A Moment of Opportunity for Counties with Public Lands

 

By Mark Haggerty, 1-11-11

U.S. Agricultural Secretary Tom Vilsack just announced that this year’s “transition” payments to counties from the Secure Rural Schools and Community Self-Determination Act (SRS) will again “contribute to rural communities becoming self-sustaining and prosperous.”

The Secretary stressed that these payments ($389 million) fund local roads and schools—important for communities still feeling the after-effects of the recession. They do much more.

In the West, federal spending is important, but equally so are federal public lands. How SRS payments are funded and distributed is a key factor in determining how public lands are managed, and the kinds of jobs available in rural communities.

SRS is about to expire and federal deficit concerns make continued funding uncertain. Over the past 100 years, Congress has reformed and expanded county payments, with each change reflecting new economics and changing public attitudes. The pending sunset of SRS provides a new opportunity for reform, and for a renewed commitment to counties.

Every county that has federal public lands within its borders receives a payment from the federal government as compensation for the non-taxable status of these public lands.

Originally, counties received 25 percent of all revenue generated by commercial activities on public lands, mainly timber harvests.  After World War II, payments soared as logging increased to meet the demands of post-war growth and housing development.

By the 1980s and 1990s, peak payments had passed.  Economic volatility and new attitudes about how to manage public lands contributed to reduced federal harvests and falling county payments.

Over the same period, the economic value of public lands expanded as telecommunications and cheap air travel made public-lands counties attractive places to live and work. The problem of declining county payments was that they were not linked to the emerging amenity value of public lands—recreation, and healthy forests and watersheds—but remained pegged only to commodity production.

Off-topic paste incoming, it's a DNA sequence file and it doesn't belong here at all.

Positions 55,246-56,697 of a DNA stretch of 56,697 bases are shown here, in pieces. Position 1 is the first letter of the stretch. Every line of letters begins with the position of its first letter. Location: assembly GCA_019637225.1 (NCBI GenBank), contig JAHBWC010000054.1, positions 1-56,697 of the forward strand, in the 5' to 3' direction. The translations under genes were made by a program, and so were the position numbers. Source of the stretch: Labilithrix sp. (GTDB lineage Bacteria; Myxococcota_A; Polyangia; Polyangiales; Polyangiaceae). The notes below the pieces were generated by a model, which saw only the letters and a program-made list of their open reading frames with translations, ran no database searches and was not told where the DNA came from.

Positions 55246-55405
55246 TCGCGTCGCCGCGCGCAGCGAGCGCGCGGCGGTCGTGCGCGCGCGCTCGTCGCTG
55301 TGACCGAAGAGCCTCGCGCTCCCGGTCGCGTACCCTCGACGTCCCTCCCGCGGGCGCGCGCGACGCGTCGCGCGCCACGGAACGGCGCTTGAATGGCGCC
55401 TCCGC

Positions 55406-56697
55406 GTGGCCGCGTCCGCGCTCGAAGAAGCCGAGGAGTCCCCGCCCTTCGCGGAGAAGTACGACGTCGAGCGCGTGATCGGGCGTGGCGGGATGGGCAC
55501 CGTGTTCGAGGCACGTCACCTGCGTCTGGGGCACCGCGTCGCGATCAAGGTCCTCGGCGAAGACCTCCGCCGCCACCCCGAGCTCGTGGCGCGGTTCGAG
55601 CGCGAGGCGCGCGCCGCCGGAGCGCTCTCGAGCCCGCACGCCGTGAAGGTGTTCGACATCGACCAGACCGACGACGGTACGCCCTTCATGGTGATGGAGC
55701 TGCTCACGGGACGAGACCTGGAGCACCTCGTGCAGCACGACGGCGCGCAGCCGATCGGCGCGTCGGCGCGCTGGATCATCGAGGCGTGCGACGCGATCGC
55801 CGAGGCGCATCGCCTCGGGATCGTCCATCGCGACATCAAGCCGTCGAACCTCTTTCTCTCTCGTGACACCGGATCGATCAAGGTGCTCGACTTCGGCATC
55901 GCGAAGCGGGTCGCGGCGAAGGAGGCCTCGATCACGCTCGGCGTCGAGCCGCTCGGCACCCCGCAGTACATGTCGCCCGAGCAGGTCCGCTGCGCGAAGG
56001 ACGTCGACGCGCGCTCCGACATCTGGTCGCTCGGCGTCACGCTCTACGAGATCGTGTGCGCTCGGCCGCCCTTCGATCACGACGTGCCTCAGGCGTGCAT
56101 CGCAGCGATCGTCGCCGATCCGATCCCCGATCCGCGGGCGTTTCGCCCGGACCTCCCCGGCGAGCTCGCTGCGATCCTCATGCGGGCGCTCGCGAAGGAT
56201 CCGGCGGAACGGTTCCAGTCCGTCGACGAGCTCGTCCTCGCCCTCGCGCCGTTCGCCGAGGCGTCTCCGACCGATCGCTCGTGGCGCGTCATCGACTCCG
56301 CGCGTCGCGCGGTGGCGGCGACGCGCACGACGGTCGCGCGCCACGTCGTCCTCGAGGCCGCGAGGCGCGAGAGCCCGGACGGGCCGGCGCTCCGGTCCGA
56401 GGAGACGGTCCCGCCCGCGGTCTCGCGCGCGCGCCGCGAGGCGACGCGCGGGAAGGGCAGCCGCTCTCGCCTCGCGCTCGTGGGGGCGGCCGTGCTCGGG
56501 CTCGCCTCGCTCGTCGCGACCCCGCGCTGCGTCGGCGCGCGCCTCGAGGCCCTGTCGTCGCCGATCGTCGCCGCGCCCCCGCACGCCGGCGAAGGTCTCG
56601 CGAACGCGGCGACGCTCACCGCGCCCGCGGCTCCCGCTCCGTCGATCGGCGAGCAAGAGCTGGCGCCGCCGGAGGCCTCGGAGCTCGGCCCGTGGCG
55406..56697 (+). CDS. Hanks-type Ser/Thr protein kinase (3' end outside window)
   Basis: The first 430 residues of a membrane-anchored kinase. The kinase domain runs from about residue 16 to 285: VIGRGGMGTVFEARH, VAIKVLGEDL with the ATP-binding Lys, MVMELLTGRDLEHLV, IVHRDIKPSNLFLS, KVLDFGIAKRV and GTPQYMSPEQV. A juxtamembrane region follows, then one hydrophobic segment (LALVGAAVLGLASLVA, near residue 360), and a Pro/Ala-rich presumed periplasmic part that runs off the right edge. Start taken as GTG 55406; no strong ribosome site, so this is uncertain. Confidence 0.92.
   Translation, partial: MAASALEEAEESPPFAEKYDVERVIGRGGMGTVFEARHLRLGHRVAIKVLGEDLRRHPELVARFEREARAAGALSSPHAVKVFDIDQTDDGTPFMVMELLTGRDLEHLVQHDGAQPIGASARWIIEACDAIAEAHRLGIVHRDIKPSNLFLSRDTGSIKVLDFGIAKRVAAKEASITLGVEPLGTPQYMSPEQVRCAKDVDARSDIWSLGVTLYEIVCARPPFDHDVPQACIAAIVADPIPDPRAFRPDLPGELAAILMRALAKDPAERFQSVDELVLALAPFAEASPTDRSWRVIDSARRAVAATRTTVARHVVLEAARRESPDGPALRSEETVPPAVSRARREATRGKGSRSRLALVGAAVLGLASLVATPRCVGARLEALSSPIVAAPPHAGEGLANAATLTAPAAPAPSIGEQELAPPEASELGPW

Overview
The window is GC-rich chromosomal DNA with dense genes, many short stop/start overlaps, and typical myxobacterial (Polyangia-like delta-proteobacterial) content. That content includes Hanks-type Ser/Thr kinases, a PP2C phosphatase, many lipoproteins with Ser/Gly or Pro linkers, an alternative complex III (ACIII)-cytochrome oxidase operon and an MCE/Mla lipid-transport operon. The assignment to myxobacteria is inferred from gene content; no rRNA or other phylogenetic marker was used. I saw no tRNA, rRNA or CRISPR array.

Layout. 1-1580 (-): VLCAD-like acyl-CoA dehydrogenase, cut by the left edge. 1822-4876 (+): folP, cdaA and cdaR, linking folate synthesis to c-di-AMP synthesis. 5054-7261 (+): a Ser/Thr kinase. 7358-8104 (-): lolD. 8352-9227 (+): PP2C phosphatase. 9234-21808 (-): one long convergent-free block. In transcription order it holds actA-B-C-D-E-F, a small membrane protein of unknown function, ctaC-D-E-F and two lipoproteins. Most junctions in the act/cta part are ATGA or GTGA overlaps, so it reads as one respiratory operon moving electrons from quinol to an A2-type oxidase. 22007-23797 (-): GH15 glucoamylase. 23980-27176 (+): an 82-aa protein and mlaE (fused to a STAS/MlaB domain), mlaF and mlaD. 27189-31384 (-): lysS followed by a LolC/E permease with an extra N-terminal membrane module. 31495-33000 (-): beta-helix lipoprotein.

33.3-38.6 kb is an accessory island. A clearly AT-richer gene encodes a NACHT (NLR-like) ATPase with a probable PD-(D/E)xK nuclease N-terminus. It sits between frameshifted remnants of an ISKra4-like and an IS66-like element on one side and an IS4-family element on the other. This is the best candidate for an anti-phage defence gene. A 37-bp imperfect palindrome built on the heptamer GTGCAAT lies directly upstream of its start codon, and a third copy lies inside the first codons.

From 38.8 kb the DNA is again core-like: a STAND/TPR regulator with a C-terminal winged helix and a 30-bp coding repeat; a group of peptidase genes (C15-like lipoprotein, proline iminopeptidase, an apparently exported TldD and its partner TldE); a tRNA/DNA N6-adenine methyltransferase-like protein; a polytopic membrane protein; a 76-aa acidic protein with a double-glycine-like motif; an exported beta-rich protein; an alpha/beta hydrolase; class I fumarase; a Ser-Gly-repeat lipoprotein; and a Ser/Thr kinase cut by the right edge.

In 2000, Congress passed SRS to provide stable (but declining) payments, and new funding for forest restoration to aid this economic transition in rural places. Restoration puts people to work today, and healthy forests will create jobs in the future as people—their knowledge, skills and innovation—are attracted by healthy public lands.

If Congress does not reauthorize SRS, it will be a step backwards for forest management and rural prosperity. Counties will again receive payments equal to 25 percent of commodity receipts.  This outcome will not return timber harvests on federal lands to 1980s levels, but it will bring back the timber wars as counties push for maximum cuts to the exclusion of other land management goals.

Local services will also decline as commodity-based payments will be lower than current SRS payments—a second hit to self-sustaining communities as quality education and transportation services are necessary for success in the new economy.

This disconnect between the old payment mechanism (timber only) and a new one linked to the new economy (timber plus) must be bridged.

Headwaters Economics has assessed eight ideas for the reform of county payments, including some that link payments to the value of ecosystem services and economic need.  A white paper explore the pros and cons of each idea in terms of whether they provide stable and predictable compensation to counties, create diverse job opportunities, and improve forest health. Interactive maps allow you to see exactly what each idea means for any county or state’s future payment.

Money will be tight in the next Congress, which will require creative thinking about which programs to fund and how to spend limited dollars.  Reauthorizing and reforming SRS is perhaps the biggest opportunity Secretary Vilsack and Congress will have to ensure the goal of self-sustaining and prosperous rural communities becomes a reality.

Mark Haggerty is an economist at Headwaters Economics, an independent, nonprofit research group in Bozeman, Montana, dedicated to improving community development and land management decisions in the West.

Originally posted at NewWest.net

Essays in the Range blog are not written by High Country News. The authors are solely responsible for the content.

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